Press Box

Pollyanna Pincus

The Washington Post’s national security reporter—and his nameless sources—smell easy victory over Iraq.

You expect the hometown boosters on the Washington Post “Sports” page to make the best case for the Redskins when they play, but you’d expect a lot more from the likes of its national staff as we go marching into war.

But there it is, on Page One and above the fold of yesterday’s Post: “Attack May Spark Coup in Iraq, Say U.S. Analysts; Ouster of Hussein Tied to Onset of Military Action.” National security reporter Walter Pincus reports that it’s the “consensus” view of “senior intelligence experts inside and outside government” that the United States could win victory over Iraq without firing a shot.

Evidently, in the days or hours preceding the attack, “Hussein would likely be ousted in a coup led by members of his inner circle,” the consensus whispered to Pincus. We can assume that the experts were unanimous in predicting this coup because Pincus didn’t quote a single discouraging word. And yet, for all their confidence in a bloodless rout, not one of Pincus’ voices of unanimity would put his speculations on the record.

Now, I’m all in favor of sources—named, unnamed, and those who insist on using their middle names—speculating about what may or may not happen in the World Series, the swooning stock market, and even the coming war in Iraq. But in this case, surely there’s one lone nut in the national security establishment that designed the Bay of Pigs, imagined a light at the end of the Vietnam tunnel, sent rescuers to their unfortunate end at Desert One, and billeted Marines in Beirut who could imagine the stark opposite to the consensus.

Remember, this is the same national security establishment that figured the Gulf War would result in a Mussolini-like end for Saddam.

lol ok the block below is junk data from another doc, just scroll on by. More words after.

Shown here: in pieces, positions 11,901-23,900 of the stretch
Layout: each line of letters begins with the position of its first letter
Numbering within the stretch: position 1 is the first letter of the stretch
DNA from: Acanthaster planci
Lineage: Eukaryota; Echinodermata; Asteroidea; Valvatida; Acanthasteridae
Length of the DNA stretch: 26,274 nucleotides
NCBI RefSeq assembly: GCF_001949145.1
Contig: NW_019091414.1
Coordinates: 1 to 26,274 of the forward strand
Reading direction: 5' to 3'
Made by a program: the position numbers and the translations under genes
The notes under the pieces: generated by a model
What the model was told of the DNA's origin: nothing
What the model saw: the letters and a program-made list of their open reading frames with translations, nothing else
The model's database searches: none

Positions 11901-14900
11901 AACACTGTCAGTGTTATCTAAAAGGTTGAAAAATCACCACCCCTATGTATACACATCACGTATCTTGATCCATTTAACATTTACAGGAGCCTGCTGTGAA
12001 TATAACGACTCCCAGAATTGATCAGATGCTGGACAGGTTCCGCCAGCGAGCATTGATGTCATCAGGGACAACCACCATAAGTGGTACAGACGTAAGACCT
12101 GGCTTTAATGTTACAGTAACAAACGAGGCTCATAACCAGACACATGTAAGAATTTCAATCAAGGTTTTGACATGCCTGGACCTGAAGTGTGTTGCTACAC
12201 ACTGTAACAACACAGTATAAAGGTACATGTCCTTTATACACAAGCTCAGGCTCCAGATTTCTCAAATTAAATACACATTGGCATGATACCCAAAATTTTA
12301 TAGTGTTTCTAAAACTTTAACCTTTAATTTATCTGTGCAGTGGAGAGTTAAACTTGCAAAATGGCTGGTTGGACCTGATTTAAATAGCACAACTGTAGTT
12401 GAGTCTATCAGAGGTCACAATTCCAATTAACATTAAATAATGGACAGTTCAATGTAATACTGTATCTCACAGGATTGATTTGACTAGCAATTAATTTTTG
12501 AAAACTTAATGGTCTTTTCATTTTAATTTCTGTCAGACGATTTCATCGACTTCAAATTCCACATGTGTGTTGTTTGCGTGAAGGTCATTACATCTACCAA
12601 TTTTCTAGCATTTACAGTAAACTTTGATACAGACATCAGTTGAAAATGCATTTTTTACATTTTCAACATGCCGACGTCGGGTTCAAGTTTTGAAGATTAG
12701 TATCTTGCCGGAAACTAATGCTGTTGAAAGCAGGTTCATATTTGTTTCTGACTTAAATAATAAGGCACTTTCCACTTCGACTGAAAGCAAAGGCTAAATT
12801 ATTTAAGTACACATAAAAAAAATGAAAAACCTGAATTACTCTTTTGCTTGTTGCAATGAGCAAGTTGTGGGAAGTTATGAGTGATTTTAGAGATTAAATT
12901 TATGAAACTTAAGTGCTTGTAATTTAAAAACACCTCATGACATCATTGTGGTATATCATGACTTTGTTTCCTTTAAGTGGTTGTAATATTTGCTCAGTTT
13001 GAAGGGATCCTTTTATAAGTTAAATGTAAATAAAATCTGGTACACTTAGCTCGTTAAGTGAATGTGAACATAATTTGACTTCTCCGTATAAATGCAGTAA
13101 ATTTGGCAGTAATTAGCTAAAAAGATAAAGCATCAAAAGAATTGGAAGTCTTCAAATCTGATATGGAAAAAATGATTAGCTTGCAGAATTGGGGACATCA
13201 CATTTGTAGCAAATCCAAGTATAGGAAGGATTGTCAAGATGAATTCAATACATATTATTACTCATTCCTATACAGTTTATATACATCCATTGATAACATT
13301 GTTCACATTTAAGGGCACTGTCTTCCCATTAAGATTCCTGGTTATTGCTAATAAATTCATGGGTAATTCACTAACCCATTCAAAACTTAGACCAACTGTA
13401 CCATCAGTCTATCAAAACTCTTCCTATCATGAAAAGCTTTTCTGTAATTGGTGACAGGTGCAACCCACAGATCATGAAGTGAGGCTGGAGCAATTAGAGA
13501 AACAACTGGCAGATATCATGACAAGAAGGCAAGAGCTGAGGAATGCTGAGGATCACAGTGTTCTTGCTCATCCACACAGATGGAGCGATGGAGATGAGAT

I refuse to believe that Pincus is stealing a sportswriters’ move or that he’s stroking his sources by publishing their pleasant prognostications. But if the consensus view is that Saddam’s crew will turn on him without a fight and Pincus can’t scare up a dissenting “analyst,” shouldn’t he draw on his own insights to note that the not-for-attribution ass-coverers have been wrong many times before? This piece is the sort you expect from the jingo-dancers at the Weekly Standard, not Page One of the Post.

If Pincus won’t do it, I will: Thousands of officers faced and ate death in Gulf War I without turning on Saddam. Why shouldn’t we expect them to do it again? Post reporter David Von Drehle plays the anti-Pollyanna with his fine bit of speculative work in today’s Post, “Debate Over Iraq Focuses On Outcome; Multiple Scenarios Drive Questions About War.” Quoting from testimony given by retired Gen. Joseph Hoar before Congress, Von Drehle posits a possibility:

“The nightmare scenario is that six Iraqi Republican Guard divisions and six heavy divisions, reinforced with several thousand antiaircraft artillery pieces, defend the city of Baghdad. The result would be high casualties on both sides, as well as in the civilian community … [and] the rest of the world watches while we bomb and have artillery rounds exploded in densely populated Iraqi neighborhoods,” Hoar testified before Congress. “It looks like the last 15 minutes of Saving Private Ryan.”

I’d love to hear one of Pincus’ nameless multitudes refute this speculation.